URLs du Jour


Michael Ramirez provides the Eye Candy du Jour, concerning HBO's decision to yank Gone With the Wind from its new streaming service, HBO Max:

[Gone Baby Gone]

Background on the controversy from David Harsanyi here. He's not a fan of the move.

Although if you use Google to research the topic, you'll find very little naysaying on the first few pages of search results. Instead, most "respectable" sources follow the example: of the tediously predictable, albeit Orwellian, prose stylings of Wired, which reassures us that its "Removal From HBO Max Isn't Censorship".

Yeah. Someday GWtW will be back, from re-education camp, with whatever commentary and excisions our local Red Guard deem adequate to insure no viewer come away actually entertained.

  • And you'll note that MPR's cartoon also mentions Paw Patrol. On that topic, a suggestion from the National Review editors about Cancel Culture: Cancel It.

    The vanguard of the revolution has set its beady-eyed gaze on . . . Paw Patrol.

    Paw Patrol, a children’s cartoon about doggie do-gooders, has as one of its principal characters a German shepherd called Chase, who is a police officer. (A police officer in an imaginary universe in which dogs have full-time jobs, drive cars, and wear jaunty caps.) According to the New York Times, which just fired its opinion editor for publishing opinions, Paw Patrol has run afoul of the new commandment: Thou shalt not make sympathetic depictions of police officers, including police officers whose beat is an imaginary universe in which dogs have full-time jobs, drive cars, and wear jaunty caps.

    Paw Patrol seems harmless enough,” writes Amanda Hess, “and that’s the point.” Oh, is that the point? “The movement rests on understanding that cops do plenty of harm.”

    I suggest you buy Paw Patrol and Gone With the Wind on physical media, while you still can.

  • Speaking of Cancel Culture, The University Near Here is pretty empty these days, not much going on, except… Huzzah! For some reason, they've renamed the Office of Multicultural Student Affairs! It's now The Beauregard Center.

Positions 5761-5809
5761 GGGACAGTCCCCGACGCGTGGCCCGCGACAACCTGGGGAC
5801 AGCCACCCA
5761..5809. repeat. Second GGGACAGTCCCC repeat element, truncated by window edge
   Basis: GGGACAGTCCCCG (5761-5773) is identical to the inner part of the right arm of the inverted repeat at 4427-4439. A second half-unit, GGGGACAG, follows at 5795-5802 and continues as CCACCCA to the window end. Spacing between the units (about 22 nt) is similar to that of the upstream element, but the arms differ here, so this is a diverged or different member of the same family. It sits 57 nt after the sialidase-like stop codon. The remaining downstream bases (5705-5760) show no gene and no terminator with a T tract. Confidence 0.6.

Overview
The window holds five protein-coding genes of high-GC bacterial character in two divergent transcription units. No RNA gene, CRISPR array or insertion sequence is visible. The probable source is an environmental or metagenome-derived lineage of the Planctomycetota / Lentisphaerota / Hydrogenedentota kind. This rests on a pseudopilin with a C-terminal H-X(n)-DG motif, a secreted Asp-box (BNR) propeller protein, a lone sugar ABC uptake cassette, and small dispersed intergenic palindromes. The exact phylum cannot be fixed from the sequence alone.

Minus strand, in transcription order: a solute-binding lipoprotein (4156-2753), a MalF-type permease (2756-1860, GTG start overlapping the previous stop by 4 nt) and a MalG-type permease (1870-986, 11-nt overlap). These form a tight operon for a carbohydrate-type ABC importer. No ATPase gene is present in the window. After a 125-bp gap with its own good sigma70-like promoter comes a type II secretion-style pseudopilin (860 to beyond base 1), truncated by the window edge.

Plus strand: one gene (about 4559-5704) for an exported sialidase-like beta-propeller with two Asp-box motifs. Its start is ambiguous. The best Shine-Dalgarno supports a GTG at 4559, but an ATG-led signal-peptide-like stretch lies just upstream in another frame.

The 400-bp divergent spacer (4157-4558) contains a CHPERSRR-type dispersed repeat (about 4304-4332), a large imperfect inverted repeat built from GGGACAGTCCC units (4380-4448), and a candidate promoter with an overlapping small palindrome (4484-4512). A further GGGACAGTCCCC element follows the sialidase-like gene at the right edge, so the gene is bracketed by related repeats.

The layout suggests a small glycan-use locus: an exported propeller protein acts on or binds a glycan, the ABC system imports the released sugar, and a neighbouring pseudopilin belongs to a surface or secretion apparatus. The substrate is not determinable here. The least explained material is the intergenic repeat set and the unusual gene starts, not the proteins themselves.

No, they did not name it after the Confederate general. It's named after the late UNH student Aulbani J. Beauregard. (But, like General Beauregard, she was also from Louisiana.)

    And apparently the full name (according to this article in our local paper) is "The Beauregard Center for Equity and Liberation". Nice! Although I suspect no actual liberation will be involved.

    The new head of the BCfEaL is Caché Owens-Velasquez. She seems nice. She has her own website where you can buy her, um, art. She states that she took up art "as an outlet for stress relief and as a component of treating my mental health challenges."

    It's good to know that UNH does not discriminate in its hiring due to mental health challenges.

    At the time of that writing, Caché was at UNC-Charlotte where her study was "community organizing and spatial justice."

    Spatial Justice? Yes, that is an actual thing.

    Don't, by the way, get any funny ideas about appropriating "Temporal Justice". That has already been taken.

  • Because all government problems have been solved, the New York Times reports: Biden Prepares Attack on Facebook’s Speech Policies

    The Biden presidential campaign, emboldened by a recent surge in support, is going after a new target: Facebook.

    After months of privately battling the tech giant over President Trump’s free rein on its social network, the campaign will begin urging its millions of supporters to demand that Facebook strengthen its rules against misinformation and to hold politicians accountable for harmful comments.

    "Misinformation" and "harmful comments" will, of course, be judged by guess who? Nothing could go wrong there.

  • Veronique de Rugy reports the utterly unexpected news that Trump Is Still Losing His Own Trade War